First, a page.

Lenders are most concerned about your ability to repay the loan over time. They’re not going to fork out and invest in your business if they doubt you’ll be profitable and successful in the future, so they’ll want to see proof-points that your business can stand the test of time.
A thorough business plan will make it easier for you to communicate your business vision, strategies and goals to lenders. Including information about how the money will be used and some cash flow projections will show you’re serious about your business and confident in your ability to repay the loan.
3. Know what type of loan you need
There are many different financing options available for businesses. To be eligible for most, you’ll need to have an Australian Business Number (ABN) and for some you’ll need to have been operating for a certain period of time (eg one year for most unsecured loans). You also might need to generate a minimum amount of annual turnover, which can range between $50,000 and $200,000 depending on the type of loan you’re going for. To decide which option to take, you’ll need to understand why you need the capital in the first place.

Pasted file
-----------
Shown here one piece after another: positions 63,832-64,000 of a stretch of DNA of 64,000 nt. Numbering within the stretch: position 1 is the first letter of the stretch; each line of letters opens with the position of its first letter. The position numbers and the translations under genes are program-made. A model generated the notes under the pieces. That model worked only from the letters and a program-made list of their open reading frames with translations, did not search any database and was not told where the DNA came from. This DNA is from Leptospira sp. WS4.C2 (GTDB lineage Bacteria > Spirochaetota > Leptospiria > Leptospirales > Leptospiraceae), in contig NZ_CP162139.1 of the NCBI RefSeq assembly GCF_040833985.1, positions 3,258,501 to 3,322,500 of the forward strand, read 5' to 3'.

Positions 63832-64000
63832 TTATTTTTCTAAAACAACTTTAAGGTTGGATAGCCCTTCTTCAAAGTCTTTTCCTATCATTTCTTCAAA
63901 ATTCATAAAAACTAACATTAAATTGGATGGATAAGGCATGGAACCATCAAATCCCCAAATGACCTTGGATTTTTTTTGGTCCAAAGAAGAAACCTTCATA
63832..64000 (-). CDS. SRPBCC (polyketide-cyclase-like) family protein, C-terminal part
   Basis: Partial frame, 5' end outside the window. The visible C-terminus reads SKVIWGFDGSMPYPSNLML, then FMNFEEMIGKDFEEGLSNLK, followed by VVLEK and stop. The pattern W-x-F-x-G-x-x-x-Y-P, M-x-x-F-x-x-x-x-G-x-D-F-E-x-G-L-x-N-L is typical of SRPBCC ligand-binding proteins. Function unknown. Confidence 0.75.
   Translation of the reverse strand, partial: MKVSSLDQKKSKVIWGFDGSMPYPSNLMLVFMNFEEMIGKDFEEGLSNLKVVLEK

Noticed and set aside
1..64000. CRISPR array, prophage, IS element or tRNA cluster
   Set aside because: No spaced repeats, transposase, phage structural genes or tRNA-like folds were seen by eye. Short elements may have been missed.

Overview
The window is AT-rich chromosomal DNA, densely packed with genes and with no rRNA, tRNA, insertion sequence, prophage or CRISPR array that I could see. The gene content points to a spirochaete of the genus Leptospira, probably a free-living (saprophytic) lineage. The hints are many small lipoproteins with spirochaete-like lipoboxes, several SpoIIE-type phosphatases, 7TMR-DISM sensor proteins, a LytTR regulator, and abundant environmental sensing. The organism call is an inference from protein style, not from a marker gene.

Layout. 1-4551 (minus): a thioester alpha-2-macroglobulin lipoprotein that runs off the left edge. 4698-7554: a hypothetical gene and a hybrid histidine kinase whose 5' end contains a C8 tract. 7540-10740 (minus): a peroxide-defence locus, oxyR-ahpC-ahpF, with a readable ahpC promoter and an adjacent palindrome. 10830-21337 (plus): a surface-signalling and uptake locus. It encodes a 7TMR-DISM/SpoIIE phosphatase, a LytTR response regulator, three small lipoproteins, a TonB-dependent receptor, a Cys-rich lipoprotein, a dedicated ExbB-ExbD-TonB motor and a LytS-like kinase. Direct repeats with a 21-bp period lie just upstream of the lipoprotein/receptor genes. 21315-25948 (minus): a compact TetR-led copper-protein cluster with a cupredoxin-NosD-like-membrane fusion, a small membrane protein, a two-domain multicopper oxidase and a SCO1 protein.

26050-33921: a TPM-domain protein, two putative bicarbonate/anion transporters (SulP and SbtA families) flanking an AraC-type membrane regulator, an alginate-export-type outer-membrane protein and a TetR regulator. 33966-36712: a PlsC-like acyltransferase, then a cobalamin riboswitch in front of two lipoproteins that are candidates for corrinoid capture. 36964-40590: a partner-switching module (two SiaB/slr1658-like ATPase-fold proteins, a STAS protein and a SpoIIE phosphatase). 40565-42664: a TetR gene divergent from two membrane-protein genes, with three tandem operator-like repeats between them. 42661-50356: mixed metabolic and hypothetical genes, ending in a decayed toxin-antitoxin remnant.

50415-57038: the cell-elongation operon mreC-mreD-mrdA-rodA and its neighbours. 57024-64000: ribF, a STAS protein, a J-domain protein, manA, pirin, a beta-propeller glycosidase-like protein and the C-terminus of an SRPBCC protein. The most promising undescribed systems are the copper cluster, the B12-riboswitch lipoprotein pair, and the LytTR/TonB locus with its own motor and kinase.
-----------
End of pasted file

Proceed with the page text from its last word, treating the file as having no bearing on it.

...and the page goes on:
For example, if you need some additional funds to meet daily business expenses, you might want to take out a business credit card. Remember you’ll need to compare providers to score the lowest interest rate you can. If your expenses can fluctuate (maybe on days when you purchase stock) then consider a business overdraft account, which allows you to overdraw on your business account to a certain limit.
There’s no point approaching a lender for equipment finance if you’re just going to spend the money on inventory – it’s important to do your research so you apply for a product that will complement your needs.
4. Don’t leave it until the eleventh hour
All businesses need money to operate so if you’re short on cash, your business’s lifespan may also be short. If you know you’re going to need extra cash in the near future, start researching your loan options now! Approval for a loan can take anywhere between a few days and a few months, depending on the type of finance you’re applying for. It’s important to have some time up your sleeve so you’re not rushing the application and can wait out the approval process (without going bankrupt in the meantime).
When embarking on your search for finance, it’s important to practise due diligence to ensure you take out a loan that will suit your business needs. Understanding your credit history, having a solid business plan in place, researching your finance options and being prepared are simple ways to improve your chance of being approved so you can make your business vision a reality.